Middle school students joined communities worldwide in celebrating the International Day of the Girl Child Oct. 11 – a day which raises awareness about the issues girls face both in the United States and on an international scale. Two years ago, in an effort to recognize girls’ rights and the unique challenges they face, the United Nations General Assembly officially declared October 11 as the International Day of the Girl Child. This year, the theme of the day was “Innovating for Girls’ Education.”
To mark it, middle school student Aliesa Bahri, grade 8, took it upon herself to organize a commemorative event on campus. She urged eighth graders to show their support for the cause by dressing in blue, and asked that sixth and seventh graders wear some type of blue accessory.
“I wanted to raise awareness about girl’s rights … and I chose the color blue since it is typically associated with boys and goes against the ‘pink is for girls’ stereotype,” explained Bahri.
She said she got the idea to organize the event from her affiliation with an organization called The Girls Leadership Institute (GLI), which seeks to help motivate girls to become leaders. Co-founded by educator and social entrepreneur Simone Marean and bestselling author and educator Rachel Simmons, GLI is a national nonprofit providing transformational programs to girls, their parents and their educational communities.
Bahri used the campus’ lunch hour on the Day of the Girl to hold a special video presentation for grade 7-8 students about the plight of girls in Pakistan, where just over half of all girls make it to a primary school classroom, and only 12 percent make it to secondary school.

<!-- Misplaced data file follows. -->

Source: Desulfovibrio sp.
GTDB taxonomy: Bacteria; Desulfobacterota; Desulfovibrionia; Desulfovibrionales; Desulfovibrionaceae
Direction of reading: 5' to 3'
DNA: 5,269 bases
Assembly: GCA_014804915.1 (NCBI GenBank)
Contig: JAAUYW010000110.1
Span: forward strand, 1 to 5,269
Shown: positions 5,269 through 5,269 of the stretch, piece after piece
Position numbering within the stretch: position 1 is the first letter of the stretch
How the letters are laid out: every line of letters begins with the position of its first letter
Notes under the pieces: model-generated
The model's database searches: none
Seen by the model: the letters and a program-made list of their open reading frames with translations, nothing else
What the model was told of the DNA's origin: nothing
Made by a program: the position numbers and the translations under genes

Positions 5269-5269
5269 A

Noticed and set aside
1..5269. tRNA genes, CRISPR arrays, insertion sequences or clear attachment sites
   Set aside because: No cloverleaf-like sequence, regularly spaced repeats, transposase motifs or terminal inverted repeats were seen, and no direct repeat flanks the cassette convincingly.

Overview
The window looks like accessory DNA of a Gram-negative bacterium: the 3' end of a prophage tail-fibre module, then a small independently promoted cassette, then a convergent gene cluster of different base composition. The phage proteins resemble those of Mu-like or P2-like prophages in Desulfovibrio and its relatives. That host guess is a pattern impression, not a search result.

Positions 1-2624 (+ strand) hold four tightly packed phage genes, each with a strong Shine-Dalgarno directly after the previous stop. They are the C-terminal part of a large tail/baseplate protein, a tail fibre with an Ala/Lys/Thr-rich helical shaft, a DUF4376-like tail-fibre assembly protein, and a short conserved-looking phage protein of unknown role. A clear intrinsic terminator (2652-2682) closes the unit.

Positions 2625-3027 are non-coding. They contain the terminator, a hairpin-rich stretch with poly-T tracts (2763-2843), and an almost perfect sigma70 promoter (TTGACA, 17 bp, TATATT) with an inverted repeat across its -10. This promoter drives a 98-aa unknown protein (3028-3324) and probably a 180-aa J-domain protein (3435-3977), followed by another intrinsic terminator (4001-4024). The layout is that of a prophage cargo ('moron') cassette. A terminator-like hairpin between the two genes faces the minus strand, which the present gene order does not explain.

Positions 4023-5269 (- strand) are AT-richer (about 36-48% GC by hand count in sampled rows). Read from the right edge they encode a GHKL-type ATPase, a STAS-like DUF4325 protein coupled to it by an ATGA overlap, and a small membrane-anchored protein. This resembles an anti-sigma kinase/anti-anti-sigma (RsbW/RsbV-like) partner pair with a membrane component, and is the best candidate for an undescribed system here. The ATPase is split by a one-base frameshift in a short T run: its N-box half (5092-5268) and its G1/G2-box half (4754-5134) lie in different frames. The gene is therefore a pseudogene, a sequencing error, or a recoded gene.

A large group of students turned out for the video viewing, where plenty of snacks were on hand.
“Aliesa spearheaded the event and worked with me to see what could be done to raise awareness about this important issue,” recalled Cindy Ellis, middle school head.
According to the United Nation’s website, there is overwhelming evidence that girls’ education, especially at the secondary level, is a powerful transformative force for societies and girls themselves. And, while there has been significant progress in improving girls’ access to education over the last two decades, many girls, particularly the most marginalized, continue to be deprived of this basic right.
Ellis cited some shocking statistics about girls, both here and abroad: one in three girls around the world is denied an education; in the developing world, one in seven girls is married before age 15; some 54 percent of girls in grades 3-5 worry about appearance and 37 percent about their weight; 57 percent of music videos feature women portrayed as sexual objects; and only 15 percent of top corporate American jobs are held by women.